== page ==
Fallow Syndrome in Corn

The fallowing of a field can be intentional as a measure to conserve moisture or a result of prevented planting. In arid areas of the western United States, fallowing for a year or more is a common practice to help build soil water reserves. In the Midwest, flooding and continuous rainfall can, on occasion, prevent the planting of a crop. Regardless of the cause, corn planted into previously fallowed fields may exhibit nutrient deficiencies, particularly phosphorus (P) (Figure 1) and zinc (Zn) (Figure 2), and is generally referred to as fallow syndrome.1 Should a field not be planted, farmers should be aware that these nutrient issues may occur and be proactive in their management to help reduce the potential for these deficiencies.

 

Figure 1. Phosphorus deficiency.
Figure 2. Zinc deficiency. Picture courtesy of the International Plant Nutrition Institute (IPNI) and its IPNI Crop Nutrient Deficiency Image Collection, Dr. Gurupada Balol.

Cause of Fallow Syndrome Nutrient Deficiencies

Corn is dependent on a symbiotic relationship with vesicular arbuscular mycorrhizae (VAM) fungi because of their ability to assist in the absorption of water and non-mobile P and Zn. The VAM fungi grow inside and outside of the roots. External hyphae (long filamentous branches) of VAM fungi can be dramatically longer than plant roots and serve as root extensions to aid in the uptake of water and nutrients. When fields are absent of crops or weed growth, the population of VAM fungi can decrease because they cannot survive in the absence of acceptable (most grass species) root tissue. The fungi are also unable to survive in the presence of brassica roots (canola, cabbage, broccoli, and others) or sugar beets; therefore, corn planted after these crops may exhibit fallow syndrome symptoms. Additionally, the fungi cannot survive when fields are saturated or flooded. 

 

Fallow Syndrome Management Options

Options to help reduce the potential for fallow syndrome include allowing weeds to grow freely, the planting of cover crops in the fall, use of starter fertilizer, and the planting of an alternative crop. Weed growth in fallowed fields may maintain a healthy VAM population; however, in the arid regions, weed growth can use valuable water reserves. In all areas, weeds can add to the weed seed bank if allowed to reproduce. With the increasing potential for herbicide-resistant weed species, maintaining a weed-free environment is a best management recommendation.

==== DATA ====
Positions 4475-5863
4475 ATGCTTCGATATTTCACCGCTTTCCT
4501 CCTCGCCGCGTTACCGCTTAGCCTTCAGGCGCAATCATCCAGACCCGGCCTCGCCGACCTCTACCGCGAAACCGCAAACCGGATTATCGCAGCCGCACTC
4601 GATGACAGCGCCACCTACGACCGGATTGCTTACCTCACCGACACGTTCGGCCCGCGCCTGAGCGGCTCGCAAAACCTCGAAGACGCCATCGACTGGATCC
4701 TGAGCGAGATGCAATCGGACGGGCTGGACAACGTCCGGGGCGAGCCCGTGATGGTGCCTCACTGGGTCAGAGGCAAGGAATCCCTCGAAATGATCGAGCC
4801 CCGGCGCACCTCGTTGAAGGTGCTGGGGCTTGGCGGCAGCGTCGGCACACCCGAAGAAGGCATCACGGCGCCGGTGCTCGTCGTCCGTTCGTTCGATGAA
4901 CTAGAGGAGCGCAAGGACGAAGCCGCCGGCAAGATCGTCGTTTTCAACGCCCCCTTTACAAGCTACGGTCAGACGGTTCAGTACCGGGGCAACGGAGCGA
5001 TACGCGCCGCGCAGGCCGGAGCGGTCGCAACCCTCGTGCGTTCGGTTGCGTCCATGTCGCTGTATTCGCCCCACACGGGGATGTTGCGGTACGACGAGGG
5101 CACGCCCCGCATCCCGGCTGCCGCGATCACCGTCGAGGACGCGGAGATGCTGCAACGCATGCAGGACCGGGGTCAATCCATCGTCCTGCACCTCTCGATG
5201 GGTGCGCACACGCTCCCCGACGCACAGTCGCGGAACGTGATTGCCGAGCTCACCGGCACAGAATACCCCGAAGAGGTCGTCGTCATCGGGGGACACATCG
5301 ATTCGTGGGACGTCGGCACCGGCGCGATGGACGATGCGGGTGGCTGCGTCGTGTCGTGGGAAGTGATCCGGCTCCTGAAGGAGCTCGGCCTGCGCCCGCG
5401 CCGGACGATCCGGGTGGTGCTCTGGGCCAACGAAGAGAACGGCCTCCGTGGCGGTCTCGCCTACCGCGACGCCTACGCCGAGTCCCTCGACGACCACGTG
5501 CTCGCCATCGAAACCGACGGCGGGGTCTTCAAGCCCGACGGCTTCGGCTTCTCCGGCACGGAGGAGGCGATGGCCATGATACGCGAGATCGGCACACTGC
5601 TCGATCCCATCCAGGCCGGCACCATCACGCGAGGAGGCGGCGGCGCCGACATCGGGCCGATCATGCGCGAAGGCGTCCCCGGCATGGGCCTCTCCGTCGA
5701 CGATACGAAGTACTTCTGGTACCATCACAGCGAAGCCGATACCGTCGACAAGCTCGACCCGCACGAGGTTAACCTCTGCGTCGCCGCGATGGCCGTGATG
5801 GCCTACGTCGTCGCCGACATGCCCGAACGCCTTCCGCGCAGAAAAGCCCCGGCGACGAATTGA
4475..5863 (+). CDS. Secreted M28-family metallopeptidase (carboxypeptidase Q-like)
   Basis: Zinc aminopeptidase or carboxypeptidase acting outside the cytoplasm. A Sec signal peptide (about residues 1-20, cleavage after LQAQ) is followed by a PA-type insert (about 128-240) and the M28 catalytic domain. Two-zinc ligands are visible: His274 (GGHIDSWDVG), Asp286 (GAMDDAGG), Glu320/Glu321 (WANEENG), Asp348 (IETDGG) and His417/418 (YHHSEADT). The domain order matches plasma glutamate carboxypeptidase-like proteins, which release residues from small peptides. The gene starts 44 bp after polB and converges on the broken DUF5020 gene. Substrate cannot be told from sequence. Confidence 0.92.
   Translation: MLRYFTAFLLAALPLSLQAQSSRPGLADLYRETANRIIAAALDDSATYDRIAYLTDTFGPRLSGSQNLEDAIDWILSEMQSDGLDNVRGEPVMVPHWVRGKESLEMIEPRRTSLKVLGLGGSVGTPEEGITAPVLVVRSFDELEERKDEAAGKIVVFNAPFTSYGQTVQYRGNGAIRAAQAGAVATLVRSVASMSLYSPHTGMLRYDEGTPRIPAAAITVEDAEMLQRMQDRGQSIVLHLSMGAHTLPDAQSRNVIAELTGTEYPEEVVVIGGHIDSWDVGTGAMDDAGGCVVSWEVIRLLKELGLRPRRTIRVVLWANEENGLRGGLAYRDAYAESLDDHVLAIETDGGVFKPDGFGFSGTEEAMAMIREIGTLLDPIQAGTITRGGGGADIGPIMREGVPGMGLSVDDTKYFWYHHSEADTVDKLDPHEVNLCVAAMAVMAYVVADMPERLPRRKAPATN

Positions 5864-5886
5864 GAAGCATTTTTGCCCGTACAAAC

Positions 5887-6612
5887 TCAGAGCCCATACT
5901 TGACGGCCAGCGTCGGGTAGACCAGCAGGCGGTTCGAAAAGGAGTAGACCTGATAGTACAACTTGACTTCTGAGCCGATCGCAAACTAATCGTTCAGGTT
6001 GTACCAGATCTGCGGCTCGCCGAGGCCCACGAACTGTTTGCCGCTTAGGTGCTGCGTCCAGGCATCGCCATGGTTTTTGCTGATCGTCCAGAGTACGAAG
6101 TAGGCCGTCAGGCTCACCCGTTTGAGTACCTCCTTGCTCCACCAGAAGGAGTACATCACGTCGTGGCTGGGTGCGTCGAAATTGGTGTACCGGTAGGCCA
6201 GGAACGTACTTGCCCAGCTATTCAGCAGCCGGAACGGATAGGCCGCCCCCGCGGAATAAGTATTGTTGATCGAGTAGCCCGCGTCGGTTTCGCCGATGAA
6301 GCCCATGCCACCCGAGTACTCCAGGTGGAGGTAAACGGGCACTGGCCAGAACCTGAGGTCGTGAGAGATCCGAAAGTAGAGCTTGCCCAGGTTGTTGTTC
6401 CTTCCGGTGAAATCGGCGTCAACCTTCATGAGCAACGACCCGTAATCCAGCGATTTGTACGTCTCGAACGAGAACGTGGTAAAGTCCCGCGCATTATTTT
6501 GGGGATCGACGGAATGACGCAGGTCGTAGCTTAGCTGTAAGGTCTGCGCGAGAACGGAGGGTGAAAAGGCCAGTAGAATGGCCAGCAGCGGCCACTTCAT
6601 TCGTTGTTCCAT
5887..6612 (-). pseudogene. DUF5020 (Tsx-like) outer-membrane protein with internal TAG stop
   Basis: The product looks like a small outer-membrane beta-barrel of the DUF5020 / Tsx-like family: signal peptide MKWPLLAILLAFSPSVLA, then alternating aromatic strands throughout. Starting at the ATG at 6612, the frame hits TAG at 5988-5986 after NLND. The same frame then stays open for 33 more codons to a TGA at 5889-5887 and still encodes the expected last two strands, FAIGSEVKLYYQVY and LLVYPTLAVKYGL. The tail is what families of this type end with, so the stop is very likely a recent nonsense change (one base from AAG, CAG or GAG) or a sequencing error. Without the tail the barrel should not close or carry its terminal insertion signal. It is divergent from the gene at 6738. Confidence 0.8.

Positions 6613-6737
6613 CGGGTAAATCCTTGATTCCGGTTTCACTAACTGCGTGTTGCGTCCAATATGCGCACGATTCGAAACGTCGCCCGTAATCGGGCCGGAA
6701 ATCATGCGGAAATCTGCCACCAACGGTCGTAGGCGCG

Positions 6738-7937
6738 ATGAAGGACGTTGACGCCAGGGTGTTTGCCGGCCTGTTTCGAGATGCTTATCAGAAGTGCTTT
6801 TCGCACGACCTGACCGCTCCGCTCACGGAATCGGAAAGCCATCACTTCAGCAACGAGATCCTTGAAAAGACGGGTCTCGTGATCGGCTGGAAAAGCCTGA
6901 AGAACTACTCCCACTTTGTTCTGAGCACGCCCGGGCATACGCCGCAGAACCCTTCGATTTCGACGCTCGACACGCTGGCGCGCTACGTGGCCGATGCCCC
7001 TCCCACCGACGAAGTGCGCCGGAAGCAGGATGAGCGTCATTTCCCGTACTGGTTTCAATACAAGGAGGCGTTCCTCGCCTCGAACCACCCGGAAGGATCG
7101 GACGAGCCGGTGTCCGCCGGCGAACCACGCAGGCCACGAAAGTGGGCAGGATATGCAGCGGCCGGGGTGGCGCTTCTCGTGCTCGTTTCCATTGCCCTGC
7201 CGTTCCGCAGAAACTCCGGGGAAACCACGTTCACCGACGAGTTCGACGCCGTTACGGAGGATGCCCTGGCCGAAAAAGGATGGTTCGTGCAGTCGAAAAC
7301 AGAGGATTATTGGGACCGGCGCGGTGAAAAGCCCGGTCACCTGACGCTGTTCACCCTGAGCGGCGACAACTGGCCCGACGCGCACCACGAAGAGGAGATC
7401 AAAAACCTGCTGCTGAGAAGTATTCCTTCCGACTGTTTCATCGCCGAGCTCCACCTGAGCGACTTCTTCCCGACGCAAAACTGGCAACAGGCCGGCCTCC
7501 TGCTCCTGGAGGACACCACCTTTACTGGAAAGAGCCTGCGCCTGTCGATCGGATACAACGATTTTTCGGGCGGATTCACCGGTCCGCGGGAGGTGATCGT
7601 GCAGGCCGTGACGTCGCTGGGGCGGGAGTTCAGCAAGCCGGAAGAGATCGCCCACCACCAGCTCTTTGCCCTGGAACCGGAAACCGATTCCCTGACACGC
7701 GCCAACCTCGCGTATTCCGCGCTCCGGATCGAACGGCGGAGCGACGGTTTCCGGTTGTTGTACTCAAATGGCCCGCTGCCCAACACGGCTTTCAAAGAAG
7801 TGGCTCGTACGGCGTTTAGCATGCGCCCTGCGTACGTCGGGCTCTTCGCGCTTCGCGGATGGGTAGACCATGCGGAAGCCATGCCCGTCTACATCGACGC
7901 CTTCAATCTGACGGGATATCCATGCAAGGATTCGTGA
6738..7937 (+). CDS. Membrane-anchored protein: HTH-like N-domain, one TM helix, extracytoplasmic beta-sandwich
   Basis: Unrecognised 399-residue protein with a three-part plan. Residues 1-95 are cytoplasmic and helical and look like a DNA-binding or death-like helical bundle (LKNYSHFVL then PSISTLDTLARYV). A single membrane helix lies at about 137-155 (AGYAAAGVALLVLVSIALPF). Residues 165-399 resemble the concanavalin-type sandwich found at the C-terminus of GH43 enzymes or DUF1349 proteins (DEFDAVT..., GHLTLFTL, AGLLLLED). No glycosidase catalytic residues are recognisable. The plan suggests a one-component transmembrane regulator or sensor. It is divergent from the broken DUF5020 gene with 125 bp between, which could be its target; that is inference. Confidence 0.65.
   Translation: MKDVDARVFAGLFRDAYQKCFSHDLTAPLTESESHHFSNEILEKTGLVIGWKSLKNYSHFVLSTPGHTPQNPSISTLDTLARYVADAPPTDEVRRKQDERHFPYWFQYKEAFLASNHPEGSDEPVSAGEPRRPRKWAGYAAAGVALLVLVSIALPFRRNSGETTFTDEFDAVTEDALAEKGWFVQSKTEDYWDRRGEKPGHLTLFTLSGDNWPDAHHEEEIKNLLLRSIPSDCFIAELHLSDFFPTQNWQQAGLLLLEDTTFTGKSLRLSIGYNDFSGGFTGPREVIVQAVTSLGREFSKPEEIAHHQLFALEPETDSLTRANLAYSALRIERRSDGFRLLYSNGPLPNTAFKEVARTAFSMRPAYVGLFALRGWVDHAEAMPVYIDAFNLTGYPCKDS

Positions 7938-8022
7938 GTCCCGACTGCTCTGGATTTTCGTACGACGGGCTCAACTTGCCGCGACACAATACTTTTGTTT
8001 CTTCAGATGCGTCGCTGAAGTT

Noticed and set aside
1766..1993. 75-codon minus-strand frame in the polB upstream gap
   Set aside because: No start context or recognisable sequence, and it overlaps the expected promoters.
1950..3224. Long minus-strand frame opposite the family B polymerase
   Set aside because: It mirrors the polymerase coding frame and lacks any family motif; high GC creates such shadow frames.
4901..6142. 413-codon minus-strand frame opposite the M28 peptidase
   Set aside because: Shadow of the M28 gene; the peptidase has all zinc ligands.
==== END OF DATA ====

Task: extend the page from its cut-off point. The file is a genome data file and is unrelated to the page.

In non-arid areas, the planting of VAM-supporting cover crops may be a consideration to help maintain and increase the VAM population. Additionally, cover crops can: scavenge nitrogen, provide erosion protection, improve soil tilth, provide livestock feed, and help reduce weed growth.1 If herbicides are used to destroy the cover crop, plant-back or rotational restrictions MUST be followed.

If corn is to be planted on fallowed acres, a banded application of 5 gl/acre of 10-34-0 and 1 qt/acre of chelated Zn on silt or silty-clay loams can help reduce the effects of P and Zn deficiencies, respectively.2,3 If applications are to be made to sandy soils, the 10-34-0 rate should be reduced to 3 gl/acre.3 The starter fertilizer should be applied 2 inches below and 2 inches to the side of the seed row to avoid seed and seedling injury.3

Soybean and sorghum are more tolerant to low VAM populations than corn. Where possible, these crops may be alternatives. 

 

Sources:

1Stahl, L. 2014. Reduce risk of fallow or flooded soil syndrome with cover crops. University of Minnesota. http://blog-crop-news.extension.umn.edu

2Stahl, L., Fernandez, F., and Kaiser, D. 2018. Reduce risk of fallow or flooded soil syndrome with cover crops. University of Minnesota. https://extension.umn.edu/

3Sutradhar, A.K., Kaiser, D.E., and Rosen, C.J. 2016. Zinc for crop production. University of Minnesota Extension  https://extension.umn.edu/.

Additional sources: Ellis, J.R. 1998. Post flood syndrome and vesicular-arbuscular mycorrhizal fungi. Journal of Production Agriculture. Vol 11, no. 2: 200-204. 
Sawyer, J., Mallarino, A.P., and Al-Kaisi, M. 2011. Flooded soil syndrome. Flood Recovery for Cropland. University of Nebraska-Lincoln and Iowa State University Extension.

Web sources verified 02/04/2020.  4013_S3